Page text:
To further ‘connect’ these communities, Jay incorporates youth activities which focus on building self-esteem and the belief that every person has value and can achieve their own dreams through planning, discipline and execution.

Jay Can’t Do This Alone

Jay is one of the most courageous and big-hearted people I’ve ever met.

While this is one man’s vision, it can’t be done by one man alone.

Jay needs help both within the lower-income communities and from folks from more affluent communities.

He needs funding; he needs shared ideas; he needs encouragement.

He needs to build a community of support around him to help him bring his dream of helping improve the lives of those living in lower-income communities.

His plan for community action is to create a successful business model in one neighborhood and then replicate that model across Birmingham; then across Alabama; and, who knows… across the country.

Let others know about Jay. Share this piece on Facebook and Twitter.

If you’d like to get involved, contact him at

Stewart Welch, III is founder of The Welch Group, a fee-only investment management and financial advisory firm serving clients throughout the United States.  He was a high school classmate of Jay Craig and is providing financial support for Jay’s vision through The Welch Group Foundation.

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David Sher is Co-Founder of AmSher Compassionate Collections.  He’s past Chairman of the Birmingham Regional Chamber of Commerce (BBA), Operation New Birmingham (REV Birmingham), and the City Action Partnership (CAP).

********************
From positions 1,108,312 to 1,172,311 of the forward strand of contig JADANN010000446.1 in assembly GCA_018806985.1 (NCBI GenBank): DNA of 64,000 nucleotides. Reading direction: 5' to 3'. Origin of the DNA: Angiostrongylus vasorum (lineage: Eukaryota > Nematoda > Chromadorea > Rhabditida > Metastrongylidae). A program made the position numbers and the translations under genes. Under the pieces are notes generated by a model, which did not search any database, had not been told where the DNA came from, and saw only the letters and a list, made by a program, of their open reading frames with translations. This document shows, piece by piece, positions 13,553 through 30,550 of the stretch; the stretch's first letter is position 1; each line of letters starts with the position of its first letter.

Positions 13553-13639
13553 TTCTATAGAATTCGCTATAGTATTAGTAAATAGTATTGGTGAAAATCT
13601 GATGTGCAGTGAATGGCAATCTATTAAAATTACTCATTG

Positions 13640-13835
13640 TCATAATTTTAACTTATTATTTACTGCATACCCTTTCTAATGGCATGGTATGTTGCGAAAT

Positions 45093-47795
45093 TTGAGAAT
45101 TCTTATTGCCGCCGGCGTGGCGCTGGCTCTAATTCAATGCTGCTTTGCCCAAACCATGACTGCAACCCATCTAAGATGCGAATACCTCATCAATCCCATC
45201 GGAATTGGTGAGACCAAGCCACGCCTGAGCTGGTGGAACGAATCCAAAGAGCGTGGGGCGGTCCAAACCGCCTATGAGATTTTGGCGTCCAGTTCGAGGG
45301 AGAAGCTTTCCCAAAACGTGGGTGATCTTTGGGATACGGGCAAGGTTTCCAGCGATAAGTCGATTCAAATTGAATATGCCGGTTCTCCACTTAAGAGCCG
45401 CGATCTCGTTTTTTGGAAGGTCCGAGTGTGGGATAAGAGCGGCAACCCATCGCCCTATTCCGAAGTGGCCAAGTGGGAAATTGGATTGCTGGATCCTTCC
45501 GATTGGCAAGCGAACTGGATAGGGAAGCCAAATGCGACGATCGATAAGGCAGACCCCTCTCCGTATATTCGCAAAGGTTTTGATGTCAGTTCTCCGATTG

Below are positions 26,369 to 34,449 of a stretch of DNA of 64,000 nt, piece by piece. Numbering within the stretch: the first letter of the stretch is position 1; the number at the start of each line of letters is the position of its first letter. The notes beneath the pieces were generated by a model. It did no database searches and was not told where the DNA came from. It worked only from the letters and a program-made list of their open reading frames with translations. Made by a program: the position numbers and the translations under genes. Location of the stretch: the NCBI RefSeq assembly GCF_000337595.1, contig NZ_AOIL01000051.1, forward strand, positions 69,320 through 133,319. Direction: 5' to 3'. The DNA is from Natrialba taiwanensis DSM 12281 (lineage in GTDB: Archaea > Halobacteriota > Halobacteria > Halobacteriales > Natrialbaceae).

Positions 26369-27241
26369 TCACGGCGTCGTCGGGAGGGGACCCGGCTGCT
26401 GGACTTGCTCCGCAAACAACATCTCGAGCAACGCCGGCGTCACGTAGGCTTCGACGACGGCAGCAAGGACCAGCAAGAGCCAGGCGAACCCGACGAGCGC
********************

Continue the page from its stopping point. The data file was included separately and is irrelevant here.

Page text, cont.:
Invite David to speak to your group about a better Birmingham.

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6 thoughts on “Can courageous Mountain Brook man transform our neighborhoods?”

  1. WOW!!!
    More later on Jay Craig.
    I have some friends that live in Sherman Heights.
    Thanks, George Munchus
    Professor of Management at UAB

  2. This is not helpful by putting low income neighborhoods further in debt with ideas like:

    “The idea is to have the neighborhood ‘corporation’ purchase the properties with low interest (or no interest) loans from third-party investors who are also interested in helping our lower-income communities.”

    If one truly wants to help these neighborhoods, do so without profiting off them and without an expected monetary return.

    1. I missed where it said anything about “profits” other than for the neighborhood itself. “Teach a man to fish . . .”. This would move a neighborhood toward self sufficiency if it is willing to work toward it. As far as empty houses, is a partnership with someone like Habitat a possibility?

  3. Jay Craig is my old buddy. I met him during his Southside days. A real prince of a fellow. Sherman Heights is a great place to pick Cat Tails. As a Good Old Ensley boy I grew up with kids from Sherman Heights. Lots of good friends from that neighborhood. I look forward to seeing continued growth and transformation there.
    Bully on, Mr.Craig!

  4. With all the fine thinking and experience as well as clearly strong and well understood intention, I expect this idea to succeed far beyond Sherman Heights neighborhoods. Firm and generous principles like Jay Gray’s must succeed, and when it does the whole country will know about it and much more of the world as well. This is no small plan focused simply one one small neighborhood. This is really a grand master plan and should work as such.

  5. I applaud Jay and his efforts to revitalize older communities which have been the foundation of our city. I feel his passion and commitment and believe that we can do more, starting with one neighborhood at a time. If “The people are the city” we must do more to invest in where they live and improve the quality of life. What better way than to invest than in homes and building equity that will sustain and increase in value, and become a legacy that is passed on to the next generation. This is how we rebuild community and families. Kudos, count me in!!